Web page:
“We hope today’s vote will encourage the company to urgently engage with us and other shareholders to set Foxtons on a path to rejoining the FTSE250.”

In a letter sent to Budden last week, Paterson said that benchmarking compensation to a FTSE 250 company was reasonable only if it was matched by financial performance.

Catalist has built a two per cent stake in Foxtons and says it’s been trying to engage with the agency’s management team, having written to the company twice this year – in February and on Tuesday last week.

A spokesperson for Catalist told Estate Agent Today it wants “to try to get the management to amend its strategy” as they believe it is significant undervalued relative to its potential. 

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    Maybe Paterson should have focused on his own agency business at Sotherby's. Didn't they go bust? However, Foxtons should hand back the furlough money.......

  • Algarve  Investor

    Foxtons has always had no shame - it's their whole USP - but this really takes the biscuit. Sticks in the craw that he gets such a high bonus when they've used taxpayer cash to tide themselves over recently.

    Foxtons should take a leaf out of Belvoir's book and pay back what they received. It's not exactly like the company is struggling to survive.

    A fair old shareholder rebellion, but I wish it had been larger. As the ESL has shown in recent days, the tolerance for the fat cats in these times is very low. Being out of touch and elitist is not a good look.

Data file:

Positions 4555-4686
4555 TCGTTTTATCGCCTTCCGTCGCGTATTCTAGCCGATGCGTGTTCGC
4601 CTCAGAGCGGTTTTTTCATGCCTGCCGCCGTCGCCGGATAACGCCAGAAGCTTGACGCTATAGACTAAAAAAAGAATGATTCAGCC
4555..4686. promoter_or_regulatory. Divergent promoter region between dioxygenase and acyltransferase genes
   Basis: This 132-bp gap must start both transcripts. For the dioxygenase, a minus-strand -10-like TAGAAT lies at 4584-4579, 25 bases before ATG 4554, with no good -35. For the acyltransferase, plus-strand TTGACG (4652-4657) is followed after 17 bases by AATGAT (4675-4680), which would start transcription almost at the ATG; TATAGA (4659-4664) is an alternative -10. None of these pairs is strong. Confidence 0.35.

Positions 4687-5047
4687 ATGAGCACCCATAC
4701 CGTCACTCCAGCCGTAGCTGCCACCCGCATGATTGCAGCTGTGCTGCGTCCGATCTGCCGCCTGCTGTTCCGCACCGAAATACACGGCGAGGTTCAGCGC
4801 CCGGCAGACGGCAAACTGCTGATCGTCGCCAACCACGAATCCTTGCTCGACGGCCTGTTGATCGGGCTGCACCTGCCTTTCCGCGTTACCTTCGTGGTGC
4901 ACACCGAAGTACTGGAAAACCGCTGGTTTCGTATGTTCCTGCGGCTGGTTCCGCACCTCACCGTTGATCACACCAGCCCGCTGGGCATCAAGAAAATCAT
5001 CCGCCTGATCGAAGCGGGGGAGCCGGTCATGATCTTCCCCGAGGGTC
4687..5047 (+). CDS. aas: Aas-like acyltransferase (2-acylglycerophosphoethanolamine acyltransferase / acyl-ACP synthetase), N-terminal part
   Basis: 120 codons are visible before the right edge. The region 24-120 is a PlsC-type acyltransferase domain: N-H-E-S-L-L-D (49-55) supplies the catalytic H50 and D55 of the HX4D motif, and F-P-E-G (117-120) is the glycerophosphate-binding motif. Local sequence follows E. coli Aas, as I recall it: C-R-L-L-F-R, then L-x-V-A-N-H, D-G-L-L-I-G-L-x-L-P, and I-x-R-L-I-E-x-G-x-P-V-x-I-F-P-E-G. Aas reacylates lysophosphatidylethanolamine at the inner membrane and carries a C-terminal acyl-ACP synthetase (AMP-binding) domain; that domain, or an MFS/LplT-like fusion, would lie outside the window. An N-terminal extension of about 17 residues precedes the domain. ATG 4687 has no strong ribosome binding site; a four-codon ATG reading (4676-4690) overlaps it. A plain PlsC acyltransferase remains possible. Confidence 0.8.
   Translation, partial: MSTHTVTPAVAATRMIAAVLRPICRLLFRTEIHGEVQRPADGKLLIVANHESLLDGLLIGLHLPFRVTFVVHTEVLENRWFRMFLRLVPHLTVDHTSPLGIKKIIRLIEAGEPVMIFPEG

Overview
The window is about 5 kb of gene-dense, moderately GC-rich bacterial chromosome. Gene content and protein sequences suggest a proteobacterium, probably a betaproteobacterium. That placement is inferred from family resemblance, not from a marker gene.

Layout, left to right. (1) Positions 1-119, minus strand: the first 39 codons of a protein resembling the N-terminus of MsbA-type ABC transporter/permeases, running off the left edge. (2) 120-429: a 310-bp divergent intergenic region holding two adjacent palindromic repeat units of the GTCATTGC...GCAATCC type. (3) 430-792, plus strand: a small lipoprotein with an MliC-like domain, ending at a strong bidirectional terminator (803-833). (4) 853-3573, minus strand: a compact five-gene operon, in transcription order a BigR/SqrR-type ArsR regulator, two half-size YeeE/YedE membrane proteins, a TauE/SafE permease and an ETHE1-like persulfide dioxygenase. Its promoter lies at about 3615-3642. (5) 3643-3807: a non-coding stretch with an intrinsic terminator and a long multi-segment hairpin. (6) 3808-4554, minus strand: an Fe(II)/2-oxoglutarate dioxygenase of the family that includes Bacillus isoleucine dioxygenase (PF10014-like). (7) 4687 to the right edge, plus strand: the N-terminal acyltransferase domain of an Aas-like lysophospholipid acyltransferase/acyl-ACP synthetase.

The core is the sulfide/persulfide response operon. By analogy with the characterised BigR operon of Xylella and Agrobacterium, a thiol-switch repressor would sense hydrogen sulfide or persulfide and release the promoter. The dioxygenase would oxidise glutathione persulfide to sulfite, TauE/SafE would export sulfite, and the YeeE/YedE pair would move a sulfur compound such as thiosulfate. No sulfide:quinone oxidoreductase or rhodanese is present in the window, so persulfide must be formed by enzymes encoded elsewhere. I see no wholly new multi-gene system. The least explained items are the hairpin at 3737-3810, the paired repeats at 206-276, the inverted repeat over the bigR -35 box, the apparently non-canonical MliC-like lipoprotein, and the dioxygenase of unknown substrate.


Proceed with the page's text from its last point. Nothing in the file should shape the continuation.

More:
• Mark Townend

    Humiliated? No doubt the £1 million bonus package will soften that blow. Poor thing.

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    Taking Furlough money - taxpayer money used by our Government in good faith to avert an impending financial disaster should be paid back in good faith by companies who in retrospect have benefited from the pandemic environment IMO.

    Foxtons not only took the money, they then tapped up institutional shareholders and went on a buying spree taking at least three independent agents, including Douglas & Gordon.

    All with rental books to help prop up the main business that seems to me to a complete shadow of its former self in terms of staff numbers - the branches seem dead when I am in London.

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    There are much larger agencies that have yet to do the decent thing -Foxtons only in spotlight as a listed firm

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    Interestingly, Foxton's have increased their market share by 16.7% in the last 2 years (Market Share 2018 3.921% vs 4.576% in 2020)

    N NW SE SW E Postcodes 2018 vs 2020 using Rightmove Market Share Data for Resi Sales Listings

  • Andrew Stanton PROPTECH-PR A Consultancy for Proptech Founders

    16.7% from a low base though Chris. Foxtons need a complete re-think, like most companies every decade you need to re-fresh or throw in the towel.